Works of fiction are often criticized for their historical inaccuracies. But this practice poses a problem: why would we criticize a work of fiction for its historical inaccuracy given that it is a work of fiction? There is an intuition that historical inaccuracies in works of fiction diminish their value as works of fiction; and yet, given that they are works of fiction, there is also an intuition that such works should be free from the constraints of historical truth. The (...) puzzle of historical criticism is that these intuitions are obviously in conflict, and yet we wish to give up neither. In this essay, I address the shortcomings of two seemingly intuitive strategies for solving the puzzle: the puzzle cannot be solved by appealing to historical constraints of a work’s genre, nor can it be explained as an instance of imaginative resistance. Given the failure of these two strategies, I suggest that there is no easy way to account for our conflicting intuitions and that the puzzle is deserving of greater attention. (shrink)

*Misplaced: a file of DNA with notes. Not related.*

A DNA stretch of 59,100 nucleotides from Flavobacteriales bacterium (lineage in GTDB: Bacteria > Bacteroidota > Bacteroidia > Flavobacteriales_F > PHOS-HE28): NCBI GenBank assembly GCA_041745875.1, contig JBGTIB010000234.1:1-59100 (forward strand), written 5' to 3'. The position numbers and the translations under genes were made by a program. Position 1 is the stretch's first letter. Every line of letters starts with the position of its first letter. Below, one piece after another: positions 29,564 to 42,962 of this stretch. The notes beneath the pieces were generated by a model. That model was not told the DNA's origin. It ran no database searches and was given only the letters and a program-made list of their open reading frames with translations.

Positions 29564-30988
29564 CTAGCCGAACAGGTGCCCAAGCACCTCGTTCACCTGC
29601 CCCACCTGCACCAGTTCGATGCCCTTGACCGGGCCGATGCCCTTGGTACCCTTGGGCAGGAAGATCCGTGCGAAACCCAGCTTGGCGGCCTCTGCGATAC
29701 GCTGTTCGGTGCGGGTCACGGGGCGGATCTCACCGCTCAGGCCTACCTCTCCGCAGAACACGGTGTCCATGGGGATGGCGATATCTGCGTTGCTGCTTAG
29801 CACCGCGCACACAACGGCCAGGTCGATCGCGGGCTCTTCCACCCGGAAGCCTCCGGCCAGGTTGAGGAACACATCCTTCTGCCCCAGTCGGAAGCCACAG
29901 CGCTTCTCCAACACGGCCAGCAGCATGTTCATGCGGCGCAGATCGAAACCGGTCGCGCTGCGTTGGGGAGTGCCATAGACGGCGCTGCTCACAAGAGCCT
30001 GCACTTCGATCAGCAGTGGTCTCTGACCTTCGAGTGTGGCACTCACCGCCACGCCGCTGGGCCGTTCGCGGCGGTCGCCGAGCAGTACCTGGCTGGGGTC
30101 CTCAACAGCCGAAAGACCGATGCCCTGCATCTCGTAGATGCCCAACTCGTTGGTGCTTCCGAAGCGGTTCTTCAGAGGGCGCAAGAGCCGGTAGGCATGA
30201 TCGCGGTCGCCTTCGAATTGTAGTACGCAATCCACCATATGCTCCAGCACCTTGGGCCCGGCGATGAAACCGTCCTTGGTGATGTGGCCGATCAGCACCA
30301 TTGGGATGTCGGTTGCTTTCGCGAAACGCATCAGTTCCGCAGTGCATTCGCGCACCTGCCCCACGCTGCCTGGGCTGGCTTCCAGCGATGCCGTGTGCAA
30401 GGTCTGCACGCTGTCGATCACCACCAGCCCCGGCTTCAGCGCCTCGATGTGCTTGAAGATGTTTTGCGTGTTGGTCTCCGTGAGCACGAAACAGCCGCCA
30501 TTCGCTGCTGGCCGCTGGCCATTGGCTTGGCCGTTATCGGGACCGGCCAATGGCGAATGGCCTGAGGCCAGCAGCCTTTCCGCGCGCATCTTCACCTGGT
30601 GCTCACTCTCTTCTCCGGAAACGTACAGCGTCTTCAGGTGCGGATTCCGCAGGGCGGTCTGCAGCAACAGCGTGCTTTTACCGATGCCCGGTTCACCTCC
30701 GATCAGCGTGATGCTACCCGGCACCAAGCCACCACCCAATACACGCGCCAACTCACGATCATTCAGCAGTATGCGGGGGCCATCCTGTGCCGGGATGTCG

As a great synthesist for the School of Principles of the Northern and Southern Song dynasties, Zhu Xi’s influence over the School of Principles was demonstrated not only through his positive theoretical creation, but also through his choice and critical awareness. Zhu’s relationship with Confucianism and Buddhism is a typical case; and his activities, ranging from his research of Buddhism (the Chan School) in his early days to his farewell to the Chan School as a student of Li Dong from (...) Yanping and then to his critical awareness of the Chan School, developed in his association with Wang Yingchen, set the entire course of his relationship with Confucianism and Buddhism. It fostered his antagonistic attitude towards the Chan School, which lasted his entire life. Zhu approached the Chan School mainly as an objective social and cultural phenomenon; his discrimination between Confucianism and Buddhism was from an epistemological point of view; and his refutation of the Chan School was mainly from the point of view of language and methodology, an antagonistic attitude of how to face learning. Therefore, his opposition to the Chan School not only directly fostered an awareness of the Confucians of the Ming dynasty against Buddhism, who simply viewed the latter as an external and objective existence, but to a certain extent resulted in the disappearance of the transcendence of the School of Principles, and caused a total change in academic direction during the Ming and Qing dynasties and the formation of the Qianjia Hanxue . What is more, such an opposition to Buddhism continues to influence people’s understanding of the School of Principles. (shrink)